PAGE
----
Jose Fernandez is expected to undergo Tommy John surgery — perhaps within days — after a second doctor confirmed the diagnosis of the first: a torn ulnar collateral ligament in his right elbow, sources said.
Fernandez was examined in Miami on Tuesday by Dr. Lee Kaplan, the Marlins’ team physician, one day after being examined by another doctor in Los Angeles.
Marlins president of baseball operations Michael Hill termed the tear as “significant” and that “Tommy John surgery has been recommended.”
“Obviously a lot has gone on the past few days, a lot for him to take in, a lot to absorb, so he is taking the time digesting all the information he has been given from both doctors,” Hill said. “The sooner we can get a decision the sooner we can get surgery set up.”
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Hill said it has not yet been decided who will perform the surgery.
“From what our doctors saw, they did not want to go the rehab [nonsurgical] route,” Hill said. “They felt surgery was the best option.”
The earliest Fernandez can be expected to return to the mound from elbow ligament replacement surgery is 12 months, and it could take as long as 18 months before he’s back on the mound for the Marlins.
“We’re hopeful he’ll come back and be better than ever and be comparable to the Jose we’ve seen perform in the last year,” Hill said.
Hill noted that former Marlins pitcher Josh Johnson returned in 11 months from Tommy John surgery, but cautioned that every pitcher is different.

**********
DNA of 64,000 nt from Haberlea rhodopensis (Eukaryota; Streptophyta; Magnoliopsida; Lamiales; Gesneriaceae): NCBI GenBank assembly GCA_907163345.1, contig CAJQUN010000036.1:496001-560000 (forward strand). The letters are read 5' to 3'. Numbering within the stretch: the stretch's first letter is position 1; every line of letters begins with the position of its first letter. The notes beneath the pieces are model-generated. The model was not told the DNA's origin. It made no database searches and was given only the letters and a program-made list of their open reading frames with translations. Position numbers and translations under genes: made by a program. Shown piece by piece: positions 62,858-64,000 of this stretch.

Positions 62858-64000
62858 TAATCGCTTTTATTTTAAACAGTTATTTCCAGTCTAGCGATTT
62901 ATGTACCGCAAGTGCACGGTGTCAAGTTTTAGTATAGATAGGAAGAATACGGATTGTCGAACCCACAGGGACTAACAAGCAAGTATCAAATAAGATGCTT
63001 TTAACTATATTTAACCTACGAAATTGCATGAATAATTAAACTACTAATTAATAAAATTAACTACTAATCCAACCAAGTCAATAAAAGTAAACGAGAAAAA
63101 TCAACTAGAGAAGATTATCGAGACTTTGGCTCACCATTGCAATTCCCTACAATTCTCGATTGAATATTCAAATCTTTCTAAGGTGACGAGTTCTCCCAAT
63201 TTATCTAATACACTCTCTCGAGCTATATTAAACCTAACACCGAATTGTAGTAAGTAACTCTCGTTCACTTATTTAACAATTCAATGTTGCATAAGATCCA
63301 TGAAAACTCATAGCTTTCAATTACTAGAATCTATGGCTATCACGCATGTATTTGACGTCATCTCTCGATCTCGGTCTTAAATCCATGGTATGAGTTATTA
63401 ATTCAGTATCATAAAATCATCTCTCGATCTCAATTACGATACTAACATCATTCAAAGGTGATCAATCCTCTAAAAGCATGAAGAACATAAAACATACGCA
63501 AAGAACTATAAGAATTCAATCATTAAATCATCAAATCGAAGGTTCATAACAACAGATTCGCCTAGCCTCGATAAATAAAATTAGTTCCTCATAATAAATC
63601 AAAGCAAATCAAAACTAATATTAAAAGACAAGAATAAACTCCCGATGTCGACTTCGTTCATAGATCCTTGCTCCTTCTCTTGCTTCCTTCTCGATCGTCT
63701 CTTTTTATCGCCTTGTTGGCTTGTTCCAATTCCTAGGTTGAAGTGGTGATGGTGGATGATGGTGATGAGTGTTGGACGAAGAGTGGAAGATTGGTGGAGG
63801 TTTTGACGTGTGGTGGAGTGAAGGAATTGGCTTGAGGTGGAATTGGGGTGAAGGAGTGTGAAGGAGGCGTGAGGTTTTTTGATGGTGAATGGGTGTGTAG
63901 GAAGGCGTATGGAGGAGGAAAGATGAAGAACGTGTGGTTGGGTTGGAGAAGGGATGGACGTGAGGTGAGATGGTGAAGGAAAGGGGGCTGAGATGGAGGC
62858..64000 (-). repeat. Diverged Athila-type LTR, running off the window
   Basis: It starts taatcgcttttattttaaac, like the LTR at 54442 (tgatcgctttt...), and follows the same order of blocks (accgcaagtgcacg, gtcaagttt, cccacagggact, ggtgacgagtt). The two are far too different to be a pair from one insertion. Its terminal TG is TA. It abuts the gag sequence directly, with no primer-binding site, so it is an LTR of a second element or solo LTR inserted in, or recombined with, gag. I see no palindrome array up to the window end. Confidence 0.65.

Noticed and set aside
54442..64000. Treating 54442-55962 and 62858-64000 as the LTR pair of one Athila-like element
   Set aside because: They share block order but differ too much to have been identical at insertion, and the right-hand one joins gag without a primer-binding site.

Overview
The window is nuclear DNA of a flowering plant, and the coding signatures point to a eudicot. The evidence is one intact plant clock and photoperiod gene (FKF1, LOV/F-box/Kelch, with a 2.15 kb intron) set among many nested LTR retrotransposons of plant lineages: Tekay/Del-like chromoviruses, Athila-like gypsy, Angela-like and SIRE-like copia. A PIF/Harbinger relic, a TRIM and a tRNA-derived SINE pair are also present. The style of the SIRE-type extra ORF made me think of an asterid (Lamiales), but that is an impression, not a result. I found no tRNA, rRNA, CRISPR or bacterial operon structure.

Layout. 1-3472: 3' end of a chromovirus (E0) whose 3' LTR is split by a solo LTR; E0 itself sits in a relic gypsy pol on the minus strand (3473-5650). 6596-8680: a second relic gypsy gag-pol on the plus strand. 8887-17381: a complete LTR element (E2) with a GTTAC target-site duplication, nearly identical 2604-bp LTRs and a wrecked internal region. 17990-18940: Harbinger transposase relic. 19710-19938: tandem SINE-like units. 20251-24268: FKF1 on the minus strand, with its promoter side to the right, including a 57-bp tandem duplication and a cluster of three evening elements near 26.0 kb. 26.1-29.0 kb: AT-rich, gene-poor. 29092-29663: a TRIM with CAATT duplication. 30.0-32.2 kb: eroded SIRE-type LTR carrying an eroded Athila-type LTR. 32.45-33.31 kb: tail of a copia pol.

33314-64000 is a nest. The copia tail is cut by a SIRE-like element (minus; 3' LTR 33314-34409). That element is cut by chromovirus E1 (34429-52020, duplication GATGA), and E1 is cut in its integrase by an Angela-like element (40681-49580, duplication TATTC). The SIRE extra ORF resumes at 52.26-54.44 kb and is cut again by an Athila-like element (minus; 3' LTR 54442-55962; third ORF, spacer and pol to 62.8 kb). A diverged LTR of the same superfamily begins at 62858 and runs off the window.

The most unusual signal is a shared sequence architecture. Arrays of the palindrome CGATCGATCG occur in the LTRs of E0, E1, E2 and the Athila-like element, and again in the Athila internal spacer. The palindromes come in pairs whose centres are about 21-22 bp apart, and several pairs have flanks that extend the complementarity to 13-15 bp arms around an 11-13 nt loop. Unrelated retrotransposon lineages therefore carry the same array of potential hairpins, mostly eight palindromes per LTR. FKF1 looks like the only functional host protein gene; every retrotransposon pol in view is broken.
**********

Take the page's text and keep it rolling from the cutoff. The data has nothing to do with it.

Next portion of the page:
Fernandez complained of discomfort in his elbow after pitching Friday in San Diego.
Marlins manager Mike Redmond said Tuesday it’s difficult to know what caused Fernandez’s injury, or why there has been a sudden rash of elbow injuries requiring Tommy John surgery.
“I don’t think anybody has a true answer of why,” Redmond said. “I wish we could find a reason for it because it’s sad. I wish we could figure out a way to keep these guys on the field.”
The Marlins did everything they could to protect Fernandez’s valuable arm outside of surrounding him in bubble wrap and packing peanuts:
• They capped his innings in the minors.
• They shut him down in mid-September of his rookie season.
• They never allowed him to pitch the ninth inning, ever-mindful of his pitch count.
And yet, despite all that, the 21-year-old hurler still sustained a serious arm injury after making only 36 big-league starts, eight of them coming this season.
Fernandez, who was the National League’s Rookie of the Year last season and finished third in Cy Young Award voting, lost velocity on his fastball during Friday’s outing in San Diego.
“You’re never going to replace him, but someone’s going to have to step up,” Hill said.
Hill said the organization took all the necessary steps with Fernandez to prevent an arm injury. But there is never a guarantee.
“We’ve been protective throughout the minor leagues with all of our starting pitchers,” Hill said. “We try to protect them as best we can and build them up when we get to the big leagues, and get them ready for what they’re facing.”
The Marlins are calling up Anthony DeSclafani to take Fernandez’s spot in the rotation. DeSclafani, 24, will make his major-league debut Wednesday against the Dodgers.
Scott Boras, Fernandez’s agent, said pitchers with “huge engines” like the Marlins’ ace are more susceptible to injuries. Boras cited two of his other clients — Matt Harvey and Stephen Strasburg — as other examples. Harvey and Strasburg have each had Tommy John surgery.
“[They] have the ability to do things beyond the levels of your durability because their talent is so high,” Boras said. “A veteran pitcher knows the boundaries of that. They have the big engines. They also have the steering wheel of experience to go with it.”